A Daily Analysis
By Marc Schulman
January 3, 2009--Day Eight of War with Hamas, the Ground War Begins
The expected ground operation has begun. At 9 PM Israel time, Israeli troops crossed the border into Gaza. The IDF picked 9 PM to take full advantage of it superior ability to fight at night. The attack was preceded by an artillery barrage whose goal was mostly psychological. In the first hours of the battle there were reports of heavy clashes with Hamas, which resulted in a large number of their fighters being killed.
Minister of Defense Barak spoke an hour after the ground attack began. In his speech, Barak made it clear that the attack will neither be easy nor short. He warned there will be casualties, but that what had to be done will be done.
Israel announced the mobilization 20,000 additional reserve soldiers. This has been done to provide the IDF the maximium flexibility in the ongoing fighting. They will be available if the fighting goes on longer then expected, or if things heat up in the North.
A Hamas spokesman in Gaza, warned Israel that Gaza was going to become a graveyard for IDF soldiers. A Lebanese Hamas spokesman stated, however, that while Hamas had expected the attack, it was alone, as opposed to Hezbollah who was re-supplied over the course of its war with Israel two years ago. Therefore, Hamas will not be able to be re-supplied with weaponry. He stated that "While the organization is physically weak, its morale is high and that will allow it to defeat Israel."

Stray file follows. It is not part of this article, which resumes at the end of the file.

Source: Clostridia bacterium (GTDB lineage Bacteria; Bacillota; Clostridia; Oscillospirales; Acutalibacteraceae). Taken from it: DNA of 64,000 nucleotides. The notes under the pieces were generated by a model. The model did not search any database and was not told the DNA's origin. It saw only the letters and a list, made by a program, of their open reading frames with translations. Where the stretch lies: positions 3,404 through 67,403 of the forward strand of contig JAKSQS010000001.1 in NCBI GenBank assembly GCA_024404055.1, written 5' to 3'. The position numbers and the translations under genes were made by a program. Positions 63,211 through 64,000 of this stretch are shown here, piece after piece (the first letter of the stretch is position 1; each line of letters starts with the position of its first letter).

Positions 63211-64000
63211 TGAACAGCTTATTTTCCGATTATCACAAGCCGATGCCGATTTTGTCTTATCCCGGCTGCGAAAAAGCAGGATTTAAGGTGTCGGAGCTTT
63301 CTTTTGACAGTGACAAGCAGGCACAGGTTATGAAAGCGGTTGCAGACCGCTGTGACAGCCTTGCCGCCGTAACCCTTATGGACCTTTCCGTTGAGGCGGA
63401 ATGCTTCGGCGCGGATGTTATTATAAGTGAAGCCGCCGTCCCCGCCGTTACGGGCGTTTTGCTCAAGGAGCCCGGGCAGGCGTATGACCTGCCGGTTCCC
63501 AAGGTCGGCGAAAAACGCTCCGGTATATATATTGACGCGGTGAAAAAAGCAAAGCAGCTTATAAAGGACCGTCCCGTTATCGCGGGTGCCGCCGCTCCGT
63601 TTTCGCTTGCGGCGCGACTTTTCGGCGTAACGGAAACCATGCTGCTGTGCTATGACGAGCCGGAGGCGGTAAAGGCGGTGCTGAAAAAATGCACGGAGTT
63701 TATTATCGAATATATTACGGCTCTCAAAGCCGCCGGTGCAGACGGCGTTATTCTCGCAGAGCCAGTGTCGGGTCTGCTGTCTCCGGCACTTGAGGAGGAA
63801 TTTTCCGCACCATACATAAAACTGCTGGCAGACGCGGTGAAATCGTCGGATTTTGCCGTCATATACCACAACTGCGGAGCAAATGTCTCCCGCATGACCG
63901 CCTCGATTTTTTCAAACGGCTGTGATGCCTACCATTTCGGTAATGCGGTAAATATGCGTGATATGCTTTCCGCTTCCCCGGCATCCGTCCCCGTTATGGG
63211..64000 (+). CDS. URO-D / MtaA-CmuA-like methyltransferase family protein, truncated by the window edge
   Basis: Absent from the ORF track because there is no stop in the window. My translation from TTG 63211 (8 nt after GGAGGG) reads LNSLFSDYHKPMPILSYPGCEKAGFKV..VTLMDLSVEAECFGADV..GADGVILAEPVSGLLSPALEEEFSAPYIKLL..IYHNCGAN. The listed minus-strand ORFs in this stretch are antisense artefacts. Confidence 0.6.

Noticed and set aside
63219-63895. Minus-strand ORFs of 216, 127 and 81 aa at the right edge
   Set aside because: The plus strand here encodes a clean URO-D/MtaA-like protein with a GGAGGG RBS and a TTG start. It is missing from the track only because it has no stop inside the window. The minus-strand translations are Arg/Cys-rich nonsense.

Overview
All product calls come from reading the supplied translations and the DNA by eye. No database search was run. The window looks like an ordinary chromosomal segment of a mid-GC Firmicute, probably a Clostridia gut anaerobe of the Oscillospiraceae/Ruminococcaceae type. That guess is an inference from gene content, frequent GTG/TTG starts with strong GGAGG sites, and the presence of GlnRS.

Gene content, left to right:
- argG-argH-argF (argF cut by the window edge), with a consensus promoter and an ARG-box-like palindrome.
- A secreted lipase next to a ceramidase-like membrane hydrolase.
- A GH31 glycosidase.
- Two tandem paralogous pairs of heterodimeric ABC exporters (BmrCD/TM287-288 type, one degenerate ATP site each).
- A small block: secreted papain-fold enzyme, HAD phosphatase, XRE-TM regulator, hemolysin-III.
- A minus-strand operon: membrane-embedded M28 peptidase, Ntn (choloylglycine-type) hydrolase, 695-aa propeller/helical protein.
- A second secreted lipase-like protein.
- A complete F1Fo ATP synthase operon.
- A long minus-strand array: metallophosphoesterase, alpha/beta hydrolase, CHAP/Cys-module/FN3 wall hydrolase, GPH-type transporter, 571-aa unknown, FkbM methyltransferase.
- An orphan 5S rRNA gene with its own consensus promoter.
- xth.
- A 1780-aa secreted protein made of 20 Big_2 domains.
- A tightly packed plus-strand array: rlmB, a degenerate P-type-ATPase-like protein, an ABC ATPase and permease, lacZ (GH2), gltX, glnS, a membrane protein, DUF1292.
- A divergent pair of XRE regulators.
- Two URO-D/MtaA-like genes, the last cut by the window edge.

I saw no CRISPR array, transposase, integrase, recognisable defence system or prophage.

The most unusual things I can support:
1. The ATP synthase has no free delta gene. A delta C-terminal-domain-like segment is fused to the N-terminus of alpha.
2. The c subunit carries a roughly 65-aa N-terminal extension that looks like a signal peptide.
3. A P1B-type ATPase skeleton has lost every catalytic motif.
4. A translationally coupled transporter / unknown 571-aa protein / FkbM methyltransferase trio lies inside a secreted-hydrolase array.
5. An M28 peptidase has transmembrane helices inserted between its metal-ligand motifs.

Earlier in the day, Iran warned it had reached an agreement with Hezbollah. If Israel entered Gaza with ground troops Hezbollah would respond with a missile attack from Lebanon. Minister Barak responded in his speech by stating Israel was aware of the Hezbollah threat. Although itdid not expect it to happen, in any event, Israel was ready in case Hezbollah did act.
It is very early in the course of the ground attack, and as in every attack, the fog of battle still covers the battlefield. Israeli military censorship is strict, in these first few hours, and rightly so. It is therefore very difficult to know what is really happening on the ground.
It is clear, that Israel's goals in the next few hours and days will be to inflict as many casualties as possible on Hamas' military forces. It is important that Israel inflict the maximum pain on Hamas as quickly as possible. If that is done, it might be possible to fundamentally change the situation on the ground.
The reactions from many countries around the world have been quick. France criticized the attack, saying that it complicated the ability to resolve the problems of Gaza. Luckily for Israel, France is no longer the chairman of the European Union. The Czech Republic received that title on January 1st, 2009. The official statement of the EU was that it recognized Israel's attack as a defensive measure. The UN Security council is going to meet tonight-- not much is expected from that meeting.